Sunday, April 04, 2010

Writing in a Different Language

Nothing drives home the fact of how much you don't know about your host culture than writing a book set there featuring characters who grew up there.

My current project takes place in England and is populated with native Brits. For the most part, people are people, and I've been here long enough to know how they talk and how they go about their daily business, so I shouldn't fall into obvious traps, like having a character talk about when she was in "high school" or making reference to a "senior prom." There are, however, numerous opportunities for gaffs.

After finishing the first draft, I reread it and took pages of notes highlighting details I needed to research. Such as: you can't go visit someone in the hospital (actually, the person would be "in hospital") here and expect the receptionist to give you a room number. Patients are on wards, there are nurses, but no candy stripers and some nurses, depending upon their duties, are called "Sister" or "Matron."

Registering a car, getting insurance, all different from my American experiences. They don't have appointment books, they have "Diaries" and they don't write things like, "Nathan said 'Hi' to me outside of math class today and I have a great big pimple in the middle of my forehead! I wanted to die!" in them.

What gets me is not the amount of research I have to do to make my prose not sound like it was written by an American (for one thing, in the above dialogue, I'd have to change Math to Maths and Pimple to Spot); I'm more concerned about the things I can't know:

What is it like to go through the British school system? What TV shows would they have watched, what pastimes would they have enjoyed, how would they and their friends have behaved?

But, to quote Donald Rumsfeld, those are things I know I don't know, and I expect a combination of creative prose and research will get me over those hurdles; it's the things I don't know I don't know that are more likely to trip me up. (By the by, that famously amusing "Things we know" quote makes perfect sense if you read it carefully.)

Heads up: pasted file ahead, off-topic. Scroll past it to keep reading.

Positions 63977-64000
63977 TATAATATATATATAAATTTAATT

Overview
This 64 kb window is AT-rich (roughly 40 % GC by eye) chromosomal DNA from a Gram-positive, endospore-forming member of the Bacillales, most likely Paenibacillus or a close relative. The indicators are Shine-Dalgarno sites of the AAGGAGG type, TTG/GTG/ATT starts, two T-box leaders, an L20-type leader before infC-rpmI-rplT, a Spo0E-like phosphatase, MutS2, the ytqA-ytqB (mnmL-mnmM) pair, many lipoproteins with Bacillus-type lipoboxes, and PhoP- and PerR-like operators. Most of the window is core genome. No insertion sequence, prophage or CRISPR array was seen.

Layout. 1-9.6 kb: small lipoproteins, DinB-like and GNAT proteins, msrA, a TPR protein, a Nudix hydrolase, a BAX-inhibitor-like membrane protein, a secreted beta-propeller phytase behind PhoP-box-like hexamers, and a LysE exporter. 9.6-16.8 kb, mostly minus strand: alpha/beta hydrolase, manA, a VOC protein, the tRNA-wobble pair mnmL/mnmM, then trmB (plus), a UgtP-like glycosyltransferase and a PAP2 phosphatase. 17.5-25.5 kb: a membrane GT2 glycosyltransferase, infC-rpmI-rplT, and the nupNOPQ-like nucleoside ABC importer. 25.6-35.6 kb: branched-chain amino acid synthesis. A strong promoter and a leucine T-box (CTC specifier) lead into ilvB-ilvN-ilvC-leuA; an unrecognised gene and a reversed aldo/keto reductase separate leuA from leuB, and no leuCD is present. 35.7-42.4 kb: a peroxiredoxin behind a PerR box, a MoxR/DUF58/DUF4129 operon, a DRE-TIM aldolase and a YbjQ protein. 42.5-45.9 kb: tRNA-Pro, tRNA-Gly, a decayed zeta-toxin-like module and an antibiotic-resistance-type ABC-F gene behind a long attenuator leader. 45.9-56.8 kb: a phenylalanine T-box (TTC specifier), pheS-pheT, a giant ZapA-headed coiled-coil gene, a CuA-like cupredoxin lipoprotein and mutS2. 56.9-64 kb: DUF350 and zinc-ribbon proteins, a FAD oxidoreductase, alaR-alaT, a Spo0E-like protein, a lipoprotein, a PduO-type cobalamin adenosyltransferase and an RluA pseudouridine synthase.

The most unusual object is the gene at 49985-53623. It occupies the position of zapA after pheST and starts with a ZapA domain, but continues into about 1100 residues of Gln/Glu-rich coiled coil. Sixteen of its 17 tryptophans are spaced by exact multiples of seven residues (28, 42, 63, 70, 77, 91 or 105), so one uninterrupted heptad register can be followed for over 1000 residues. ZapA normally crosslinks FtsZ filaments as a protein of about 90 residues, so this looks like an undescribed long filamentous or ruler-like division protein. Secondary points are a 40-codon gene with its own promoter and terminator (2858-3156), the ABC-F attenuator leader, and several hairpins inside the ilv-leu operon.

My biggest fear is that I will spend a lot of time on this manuscript only to send it off laced with unintentional hilarity like having a Memorial Day celebration and totally ignoring Whitsun, or having a character asking for a "round trip" ticket.

At least I know enough to not have a cop pull a gun.


  1. Oh, I feel your pain. No matter how had I try, I'm constantly called out in my writers' group for my 'Americanisms' even though my main character is a Brit. I'm getting better, though!

  2. Elizabeth11:56 pm

    You sound as though you're astute enough to be dealing with the problem but if there's anything your unsure of just post a little, "is it ok to say..." note on your blog...we'll soon put you right. There are a lot of overlaps nowadays, too, as Americanisms drift into British speech.
    Just remember it's ok to put a rubber in a small child's hand, who wears his pants underneath his trousers, puts jam on his toast and watches the jelly wobble at his birthday party whilst eating sweets and biscuits. If he's wearing suspenders, he's a seriously mixed up kid!
    There is a book, 'Divided by a Common Language' ~ Christopher Davies, that may help. x

  3. Marsha: The first book I set in the UK had an American expat as the main character--that made it easier because it seemed right to mix UK/US words and idioms. I only allowed myself that freedom once.

    Elizabeth: Funny! I wonder how American audiences would react to a teacher giving a 3rd grader a rubber. It's no wonder UK books are actually translated into American. When I finish this manuscript, I expect I'll be calling on the expertise of native Brits to sort out the language; that might be a while, though.

  4. Hello! I'm a first-time visitor here by way of Yorkshire Pudding's and Grumpy Old Ken's blogs. I know I shall return often.

    I was in Britain only once, way back in 1969, but I am a confirmed Anglophile. I can say "whilst" with the best of them, and I know the difference between the British and American meanings of boot, bonnet, and napkin (to name but a few) but there are other areas where one treads at one's peril.

  5. Rhymes: Glad to have you! If you're a real Anglophile you might like my other blog, Postcards From Across the Pond:

    And, of course, you're welcomed here anytime!